In this age of commercialized, prepackaged youthful rebellion, most children's movies wear obnoxiousness and preteen 'tude like badges of honor. So it's no particular surprise that the new live-action adaptation of E.B. White's children's classic Charlotte's Web comes complete with farting, belching, drooling, pratfalls, slapstick, and terrible barnyard puns. What's surprising is the relative restraint—the lack of mood-setting emo montages, skateboard tricks, and cow pies in the face. This take on Charlotte's Web has its tacky side, but when dealing with a book this simply sweet and this revered—and given what was done with White's similarly gentle Stuart Little only a few years ago—"It could have been worse" practically counts as high praise.
Dakota Fanning (the most unimaginative possible choice for the role) plays Fern, the farmer's daughter who rescues a runty pig named Wilbur by taking him in as a pet. Eventually, he winds up on her uncle's farm, where he's horrorstruck to learn that he's eventually destined to become bacon. Fortunately, a resourceful (and surprisingly creepy-looking) spider named Charlotte has a plan to save his life. The film is far too repetitive and emphatic in underlining the book's quiet messages, but it follows the plot faithfully, even incorporating a lot of the original dialogue and text.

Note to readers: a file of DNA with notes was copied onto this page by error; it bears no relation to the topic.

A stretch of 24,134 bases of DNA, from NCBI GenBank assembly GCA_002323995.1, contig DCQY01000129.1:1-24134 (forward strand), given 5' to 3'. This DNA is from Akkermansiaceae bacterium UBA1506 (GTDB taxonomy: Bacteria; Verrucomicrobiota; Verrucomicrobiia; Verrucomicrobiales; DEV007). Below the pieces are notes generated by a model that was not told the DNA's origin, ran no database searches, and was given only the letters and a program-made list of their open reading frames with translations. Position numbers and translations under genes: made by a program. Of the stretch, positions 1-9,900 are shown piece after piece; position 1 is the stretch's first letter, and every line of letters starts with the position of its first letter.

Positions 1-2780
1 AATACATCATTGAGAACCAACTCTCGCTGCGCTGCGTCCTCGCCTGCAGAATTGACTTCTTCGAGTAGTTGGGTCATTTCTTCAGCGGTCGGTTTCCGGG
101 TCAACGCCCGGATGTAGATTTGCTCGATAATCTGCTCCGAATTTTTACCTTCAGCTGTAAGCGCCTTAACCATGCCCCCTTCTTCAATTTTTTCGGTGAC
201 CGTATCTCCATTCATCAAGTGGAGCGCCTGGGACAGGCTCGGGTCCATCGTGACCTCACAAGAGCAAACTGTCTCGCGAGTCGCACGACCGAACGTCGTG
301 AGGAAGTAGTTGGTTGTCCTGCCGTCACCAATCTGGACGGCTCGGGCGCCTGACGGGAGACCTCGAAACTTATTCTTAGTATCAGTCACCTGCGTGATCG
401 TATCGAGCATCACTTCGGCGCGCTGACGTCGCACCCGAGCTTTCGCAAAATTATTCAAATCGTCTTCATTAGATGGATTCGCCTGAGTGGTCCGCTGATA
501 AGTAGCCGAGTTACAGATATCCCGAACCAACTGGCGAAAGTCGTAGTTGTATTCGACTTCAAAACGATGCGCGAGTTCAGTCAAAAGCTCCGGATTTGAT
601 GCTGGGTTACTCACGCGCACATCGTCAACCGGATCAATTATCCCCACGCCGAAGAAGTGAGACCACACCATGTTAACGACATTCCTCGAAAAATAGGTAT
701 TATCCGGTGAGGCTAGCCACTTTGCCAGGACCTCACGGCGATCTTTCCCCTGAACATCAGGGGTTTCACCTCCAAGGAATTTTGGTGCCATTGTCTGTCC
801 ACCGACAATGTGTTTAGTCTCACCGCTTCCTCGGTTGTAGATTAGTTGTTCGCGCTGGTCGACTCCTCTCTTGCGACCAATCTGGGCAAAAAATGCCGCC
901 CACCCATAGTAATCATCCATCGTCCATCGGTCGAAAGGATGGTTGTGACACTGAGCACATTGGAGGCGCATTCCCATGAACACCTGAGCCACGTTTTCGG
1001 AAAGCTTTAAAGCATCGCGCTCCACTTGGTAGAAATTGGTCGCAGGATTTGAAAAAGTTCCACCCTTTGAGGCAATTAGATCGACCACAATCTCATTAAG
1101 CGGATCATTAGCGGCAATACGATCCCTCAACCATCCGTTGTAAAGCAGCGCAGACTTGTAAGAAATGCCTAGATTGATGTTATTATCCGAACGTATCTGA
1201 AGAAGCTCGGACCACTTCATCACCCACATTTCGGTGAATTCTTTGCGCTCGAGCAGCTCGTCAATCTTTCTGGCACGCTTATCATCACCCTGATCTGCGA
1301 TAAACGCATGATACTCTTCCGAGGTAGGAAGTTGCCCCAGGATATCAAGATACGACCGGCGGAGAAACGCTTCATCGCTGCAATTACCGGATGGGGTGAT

When it strays from that text, it's mostly in the service of letting everyone in the celebrity-intensive cast get a meaningless word in edgewise. Remember the early '90s, when a whole generation of celebrities were having their first kids and suddenly appearing on Sesame Street? Charlotte's Web has that stars-jostling-for-kid-cred feel. Julia Roberts does warm, comfortable work as Charlotte, and Steve Buscemi seems born to play the sleazy rat Templeton, but when characters have to be invented just to provide roles for Cedric the Entertainer (as a gander), Kathy Bates and Reba McEntire (as cows), Robert Redford (as a arachnophobic horse), and André Benjamin and Thomas Haden Church (as dim-witted, scarecrow-obsessed crows), the stable starts to feel unnecessarily crowded. Charlotte's Web looks terrific. Its Babe-style blend of live animals and CGI assists is cute and fairly natural, and the bookending animation sequences are spectacular. Then again, thanks to all the unnecessary chatter and Danny Elfman's same-shtick-different-film score, it sounds pretty terrible. But in the end, the pros and cons all just add up to that same bit of modern-day kid-movie praise: It could have been so much worse.